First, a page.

Sam Harrelson

Archimedes on Calculus




When I taught 8th grade science, we spent a considerable amount of time on Archimedes (machines, etc) and eventually Newton and the discovery of the calculus.

This news makes my heart swell as we continue to realize that we 20-21st century westerners weren’t the first to achieve such grand inventions as calculus or even a notion of grasping at the infinite…

Two of the texts hiding in the prayer book have not appeared in any other copy of Archimedes’s work, so no one but Heiberg had studied them until now. One of them, titled The Method, has special historical significance. It could be considered the earliest known work on calculus.

Archimedes wrote The Method almost two thousand years before Isaac Newton and Gottfried Wilhelm von Leibniz developed calculus in the 1700s. Reviel Netz, an historian of mathematics at Stanford University who transcribed the text, says that the examination of Archimedes’ work has revealed “a new twist on the entire trajectory of Western mathematics.”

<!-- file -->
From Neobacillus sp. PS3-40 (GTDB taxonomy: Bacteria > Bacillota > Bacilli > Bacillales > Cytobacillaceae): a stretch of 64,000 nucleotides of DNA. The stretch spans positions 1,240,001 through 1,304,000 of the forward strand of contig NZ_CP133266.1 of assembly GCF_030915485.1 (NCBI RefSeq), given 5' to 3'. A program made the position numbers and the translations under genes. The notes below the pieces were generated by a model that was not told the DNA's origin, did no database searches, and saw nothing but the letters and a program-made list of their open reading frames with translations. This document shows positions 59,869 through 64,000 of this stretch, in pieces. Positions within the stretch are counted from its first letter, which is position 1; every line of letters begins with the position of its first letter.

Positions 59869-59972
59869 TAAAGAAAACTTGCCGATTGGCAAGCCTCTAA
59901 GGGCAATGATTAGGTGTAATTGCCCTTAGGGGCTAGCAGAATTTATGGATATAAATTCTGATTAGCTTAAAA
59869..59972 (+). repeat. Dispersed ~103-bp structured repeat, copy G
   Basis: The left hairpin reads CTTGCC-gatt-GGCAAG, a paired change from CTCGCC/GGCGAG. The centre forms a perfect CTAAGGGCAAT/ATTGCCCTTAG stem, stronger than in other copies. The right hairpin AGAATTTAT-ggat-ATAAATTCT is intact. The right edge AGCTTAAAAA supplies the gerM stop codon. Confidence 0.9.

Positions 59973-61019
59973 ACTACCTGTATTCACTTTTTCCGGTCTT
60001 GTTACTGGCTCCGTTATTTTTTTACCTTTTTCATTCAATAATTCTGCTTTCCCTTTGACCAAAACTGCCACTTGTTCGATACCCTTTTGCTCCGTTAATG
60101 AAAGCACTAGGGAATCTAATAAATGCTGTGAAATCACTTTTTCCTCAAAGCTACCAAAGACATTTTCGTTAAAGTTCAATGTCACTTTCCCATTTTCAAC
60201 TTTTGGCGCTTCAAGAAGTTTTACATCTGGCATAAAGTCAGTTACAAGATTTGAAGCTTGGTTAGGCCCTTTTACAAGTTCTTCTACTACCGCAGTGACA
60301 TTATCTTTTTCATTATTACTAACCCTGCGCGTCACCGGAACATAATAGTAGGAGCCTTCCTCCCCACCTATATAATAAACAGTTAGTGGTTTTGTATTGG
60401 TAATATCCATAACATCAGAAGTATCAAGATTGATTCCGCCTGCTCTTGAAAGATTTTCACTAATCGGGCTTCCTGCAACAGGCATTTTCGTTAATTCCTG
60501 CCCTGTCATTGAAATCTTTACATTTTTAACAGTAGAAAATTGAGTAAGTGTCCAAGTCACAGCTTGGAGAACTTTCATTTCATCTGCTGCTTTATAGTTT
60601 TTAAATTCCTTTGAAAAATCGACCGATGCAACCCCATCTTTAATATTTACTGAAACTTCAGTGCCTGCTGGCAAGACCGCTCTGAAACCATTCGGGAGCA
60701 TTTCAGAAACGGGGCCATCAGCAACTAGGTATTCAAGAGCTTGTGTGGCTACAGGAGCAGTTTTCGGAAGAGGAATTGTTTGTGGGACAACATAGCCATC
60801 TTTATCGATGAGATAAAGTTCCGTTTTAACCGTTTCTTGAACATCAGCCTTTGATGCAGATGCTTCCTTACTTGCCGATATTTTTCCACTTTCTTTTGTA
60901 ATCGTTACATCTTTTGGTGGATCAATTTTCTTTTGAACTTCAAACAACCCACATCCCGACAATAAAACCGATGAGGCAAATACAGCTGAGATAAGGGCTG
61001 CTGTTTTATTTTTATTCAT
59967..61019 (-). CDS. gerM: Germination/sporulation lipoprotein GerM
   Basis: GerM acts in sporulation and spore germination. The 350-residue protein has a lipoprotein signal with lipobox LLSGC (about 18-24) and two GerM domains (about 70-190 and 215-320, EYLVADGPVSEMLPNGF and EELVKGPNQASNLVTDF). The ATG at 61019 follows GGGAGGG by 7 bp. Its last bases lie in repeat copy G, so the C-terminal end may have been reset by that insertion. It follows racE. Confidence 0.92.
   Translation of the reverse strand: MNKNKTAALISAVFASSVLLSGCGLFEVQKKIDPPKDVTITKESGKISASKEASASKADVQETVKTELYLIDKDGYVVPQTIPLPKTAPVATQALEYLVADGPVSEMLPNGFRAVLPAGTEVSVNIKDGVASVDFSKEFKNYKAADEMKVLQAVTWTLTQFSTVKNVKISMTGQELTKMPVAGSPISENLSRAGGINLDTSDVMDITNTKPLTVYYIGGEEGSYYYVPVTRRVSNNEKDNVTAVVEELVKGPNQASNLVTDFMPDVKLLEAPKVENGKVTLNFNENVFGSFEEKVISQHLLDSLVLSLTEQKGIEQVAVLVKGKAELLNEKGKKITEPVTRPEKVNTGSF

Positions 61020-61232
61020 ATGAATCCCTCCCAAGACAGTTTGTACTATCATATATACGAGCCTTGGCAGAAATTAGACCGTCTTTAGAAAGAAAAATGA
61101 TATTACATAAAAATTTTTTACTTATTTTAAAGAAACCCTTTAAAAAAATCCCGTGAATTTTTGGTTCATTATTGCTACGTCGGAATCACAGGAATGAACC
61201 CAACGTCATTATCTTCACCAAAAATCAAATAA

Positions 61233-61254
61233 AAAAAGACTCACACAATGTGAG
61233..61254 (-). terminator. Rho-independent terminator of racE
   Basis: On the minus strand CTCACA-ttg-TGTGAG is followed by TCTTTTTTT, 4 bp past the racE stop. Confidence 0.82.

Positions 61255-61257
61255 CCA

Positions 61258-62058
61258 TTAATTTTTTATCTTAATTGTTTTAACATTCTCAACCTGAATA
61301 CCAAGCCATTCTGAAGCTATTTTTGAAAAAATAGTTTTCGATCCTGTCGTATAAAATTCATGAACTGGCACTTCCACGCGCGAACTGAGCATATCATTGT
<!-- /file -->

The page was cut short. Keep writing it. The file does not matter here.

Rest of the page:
In The Method, Archimedes was working out a way to compute the areas and volumes of objects with curved surfaces, which was also one of the problems that motivated Newton and Leibniz. Ancient mathematicians had long struggled to “square the circle” by calculating its exact area. That problem turned out to be impossible using only a straightedge and compass, the only tools the ancient Greeks allowed themselves. Nevertheless, Archimedes worked out ways of computing the areas of many other curved regions.

I hope my former 8th graders will here the name Archimedes again sometime in their life or career and think back to our class and how we were also grasping at infinity.

Math Trek: A Prayer for Archimedes, Science News Online, Oct. 6, 2007



Posted: 10.07.2007

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